Setting another mark in Naval Diplomacy, in 2023, the Indian Navy handed over the missile corvette INS Kirpan to Vietnam. Moreover, India has hosted the Indo-Pacific Regional Dialogue of 2023 in New Delhi, with delegates from over 16 countries participating, which focused on operationalising a Regional Maritime Domain Awareness (MDA) Network in the Indo-Pacific; Cooperative Regional Solutions to Address Disruptions of the Maritime Rules-based Order; Staunching the Proliferation of Maritime Lawfare in the Indo-Pacific; Enhancing Underwater Domain Awareness across the Indo-Pacific; and Building a Consensual Rules-based Maritime Order in Indo-Pacific through Multilateral Engagement of Minilateral Constructs.

India also conducts and participates in naval exercises like SIMBEX with Singapore, Varuna with France, BongoSagar with Bangladesh, Ekatha with Maldives, Jimex with Japan, Slinex with Sri Lanka, CUTLASS Express conducted by USA, Samudra Shakti with Indonesia and more to enhance combat readiness, interoperability and strategic cooperation.

The Indian Navy has also taken part in overseas operations to provide assistance. The mission SAGAR III was launched under the SAGAR initiative to provide assistance to friendly nations during COVID-19. India also takes part in various anti-piracy and anti-narcotics operations in the sea to curb piracy and illegal drug trafficking across the nations. In 2023, the Indian Navy also took part in the multilateral operation called as the Southern Readiness, which was aimed to enhance cooperation and counter-piracy and also to promote the freedom of navigation. These operations and initiatives make India one of the ‘FIRST RESPONDERS’ during times of crisis.

Furthermore, the Indian Navy has deployed its naval vessels and ships at important choke points such as the Gulf of Aden, Malacca Strait, Bab-el-Mandeb Strait and the Horn of Africa to protect our interests along with our friendly nations’. In March 2024, The Indian Navy conducted an anti-piracy operation that rescued around 16 crew members from MV Ruen ship captured by Somali pirates.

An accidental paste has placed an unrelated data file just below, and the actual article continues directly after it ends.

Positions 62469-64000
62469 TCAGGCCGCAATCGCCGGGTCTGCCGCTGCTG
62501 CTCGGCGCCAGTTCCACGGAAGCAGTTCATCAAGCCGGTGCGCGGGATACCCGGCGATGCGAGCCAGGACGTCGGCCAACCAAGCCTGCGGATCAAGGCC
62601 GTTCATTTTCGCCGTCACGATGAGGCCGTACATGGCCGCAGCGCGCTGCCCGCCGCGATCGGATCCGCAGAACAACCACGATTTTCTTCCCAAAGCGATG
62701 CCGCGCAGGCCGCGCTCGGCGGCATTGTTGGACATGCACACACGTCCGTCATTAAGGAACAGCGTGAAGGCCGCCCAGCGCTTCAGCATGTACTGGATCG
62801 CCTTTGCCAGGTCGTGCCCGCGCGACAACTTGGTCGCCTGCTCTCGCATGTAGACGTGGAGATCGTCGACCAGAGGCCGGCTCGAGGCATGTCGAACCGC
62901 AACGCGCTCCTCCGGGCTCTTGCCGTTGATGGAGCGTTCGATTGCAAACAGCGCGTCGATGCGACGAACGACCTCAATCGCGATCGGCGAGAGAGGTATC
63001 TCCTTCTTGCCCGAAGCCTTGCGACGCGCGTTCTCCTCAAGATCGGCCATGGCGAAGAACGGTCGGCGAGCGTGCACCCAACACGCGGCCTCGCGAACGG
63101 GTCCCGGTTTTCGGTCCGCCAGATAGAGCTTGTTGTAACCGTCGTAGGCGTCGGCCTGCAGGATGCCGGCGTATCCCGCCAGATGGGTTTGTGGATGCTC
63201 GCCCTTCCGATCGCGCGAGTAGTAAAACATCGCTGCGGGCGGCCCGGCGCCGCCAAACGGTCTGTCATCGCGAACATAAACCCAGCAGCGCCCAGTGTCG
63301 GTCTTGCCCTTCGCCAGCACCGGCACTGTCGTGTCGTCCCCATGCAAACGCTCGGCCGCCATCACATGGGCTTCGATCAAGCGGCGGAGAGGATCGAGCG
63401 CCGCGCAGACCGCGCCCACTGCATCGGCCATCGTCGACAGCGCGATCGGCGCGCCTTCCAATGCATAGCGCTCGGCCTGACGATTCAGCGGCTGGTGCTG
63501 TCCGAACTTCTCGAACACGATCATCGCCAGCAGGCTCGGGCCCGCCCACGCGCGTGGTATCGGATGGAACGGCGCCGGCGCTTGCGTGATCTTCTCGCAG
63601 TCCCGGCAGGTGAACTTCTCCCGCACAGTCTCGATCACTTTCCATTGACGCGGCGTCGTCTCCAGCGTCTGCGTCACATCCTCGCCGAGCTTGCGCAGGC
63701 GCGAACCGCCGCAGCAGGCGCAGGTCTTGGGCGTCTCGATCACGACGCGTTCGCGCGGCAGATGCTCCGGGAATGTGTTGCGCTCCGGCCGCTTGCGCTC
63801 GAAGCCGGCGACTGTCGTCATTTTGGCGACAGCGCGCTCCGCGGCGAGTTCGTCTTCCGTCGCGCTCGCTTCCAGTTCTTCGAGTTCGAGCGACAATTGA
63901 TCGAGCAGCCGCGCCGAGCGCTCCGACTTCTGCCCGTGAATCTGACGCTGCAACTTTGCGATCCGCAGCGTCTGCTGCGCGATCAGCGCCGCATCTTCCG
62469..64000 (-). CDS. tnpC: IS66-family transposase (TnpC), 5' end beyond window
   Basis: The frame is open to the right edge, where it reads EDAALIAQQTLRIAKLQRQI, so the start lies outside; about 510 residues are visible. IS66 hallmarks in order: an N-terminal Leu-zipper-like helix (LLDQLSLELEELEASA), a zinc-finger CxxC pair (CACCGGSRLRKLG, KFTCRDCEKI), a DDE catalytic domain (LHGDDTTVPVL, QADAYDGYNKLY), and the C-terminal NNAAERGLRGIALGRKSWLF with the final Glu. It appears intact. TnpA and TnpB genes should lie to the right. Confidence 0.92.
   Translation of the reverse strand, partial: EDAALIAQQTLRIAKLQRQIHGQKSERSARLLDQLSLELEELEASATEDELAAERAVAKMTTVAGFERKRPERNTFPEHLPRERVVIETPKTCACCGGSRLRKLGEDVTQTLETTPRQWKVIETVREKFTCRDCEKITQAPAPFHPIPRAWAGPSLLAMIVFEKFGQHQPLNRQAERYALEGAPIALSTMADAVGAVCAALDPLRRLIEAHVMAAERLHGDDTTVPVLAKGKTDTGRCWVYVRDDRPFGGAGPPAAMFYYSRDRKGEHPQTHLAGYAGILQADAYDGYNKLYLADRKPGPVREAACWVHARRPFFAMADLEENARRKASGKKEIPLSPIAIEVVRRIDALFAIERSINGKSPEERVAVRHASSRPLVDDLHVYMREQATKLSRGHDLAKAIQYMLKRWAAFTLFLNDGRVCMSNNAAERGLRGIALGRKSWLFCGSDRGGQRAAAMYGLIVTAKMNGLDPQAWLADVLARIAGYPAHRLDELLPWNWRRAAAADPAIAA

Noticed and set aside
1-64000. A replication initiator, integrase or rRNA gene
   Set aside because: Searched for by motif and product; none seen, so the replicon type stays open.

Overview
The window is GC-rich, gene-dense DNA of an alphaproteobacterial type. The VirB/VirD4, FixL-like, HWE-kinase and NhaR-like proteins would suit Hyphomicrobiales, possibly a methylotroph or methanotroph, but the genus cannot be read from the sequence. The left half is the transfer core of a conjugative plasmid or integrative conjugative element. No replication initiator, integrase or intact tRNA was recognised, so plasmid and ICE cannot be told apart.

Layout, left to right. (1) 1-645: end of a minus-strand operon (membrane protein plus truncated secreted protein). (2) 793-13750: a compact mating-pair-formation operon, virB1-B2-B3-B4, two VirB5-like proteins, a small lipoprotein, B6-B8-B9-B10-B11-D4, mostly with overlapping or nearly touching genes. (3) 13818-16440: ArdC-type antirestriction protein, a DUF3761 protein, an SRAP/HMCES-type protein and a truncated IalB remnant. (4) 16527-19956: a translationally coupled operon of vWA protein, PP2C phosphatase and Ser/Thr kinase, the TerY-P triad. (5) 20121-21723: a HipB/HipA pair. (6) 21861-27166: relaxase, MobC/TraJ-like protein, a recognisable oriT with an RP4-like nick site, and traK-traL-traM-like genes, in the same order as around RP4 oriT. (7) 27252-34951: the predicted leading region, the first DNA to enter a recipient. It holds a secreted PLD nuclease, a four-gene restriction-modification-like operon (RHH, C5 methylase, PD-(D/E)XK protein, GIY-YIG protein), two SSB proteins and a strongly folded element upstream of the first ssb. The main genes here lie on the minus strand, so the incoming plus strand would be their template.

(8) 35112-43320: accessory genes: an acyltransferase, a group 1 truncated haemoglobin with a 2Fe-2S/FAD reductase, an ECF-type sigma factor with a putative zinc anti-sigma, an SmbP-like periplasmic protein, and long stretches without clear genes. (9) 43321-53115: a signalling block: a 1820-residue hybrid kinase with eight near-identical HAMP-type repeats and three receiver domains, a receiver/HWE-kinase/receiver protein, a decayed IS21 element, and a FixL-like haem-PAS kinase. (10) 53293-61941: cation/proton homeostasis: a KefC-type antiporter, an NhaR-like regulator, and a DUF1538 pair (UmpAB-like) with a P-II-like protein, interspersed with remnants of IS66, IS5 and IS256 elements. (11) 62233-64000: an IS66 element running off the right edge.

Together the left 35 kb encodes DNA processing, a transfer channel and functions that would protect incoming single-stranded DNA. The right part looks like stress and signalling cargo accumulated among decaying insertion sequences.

Additionally, the recent outbreak of the Israel-HAMAS conflict resulted in an attack on merchant ships by Houthi rebels, the Indian Navy provided aid to these ships and secured them from attack as the Red Sea falls under India’s Maritime Area of Interest (MAI). Moreover, the Offshore Patrol Vessel (OPV) INS Sumitra thwarted a piracy attempt on FV Iman, an Iranian fishing vessel, in January 2024.


The Indian Navy stands top in its power projection, by having an advanced arsenal and being a blue water navy. Mahan emphasised the importance of having powerful battleships, but these powerful ships could also be used beyond hard power. Therefore, Mahan’s emphasis on the significance of sea power finds a reflection in India’s maritime strategy, which is not only maintaining a formidable naval presence but also cooperating with its partners to promote regional stability. By engaging in a multitude of bilateral and multilateral exercises, naval operations, humanitarian missions and peacekeeping operations, the Indian Navy increases its diplomatic ties. Hence, extending the Indian Navy’s role beyond traditional military might.


By Harini T R

Research Intern, RLA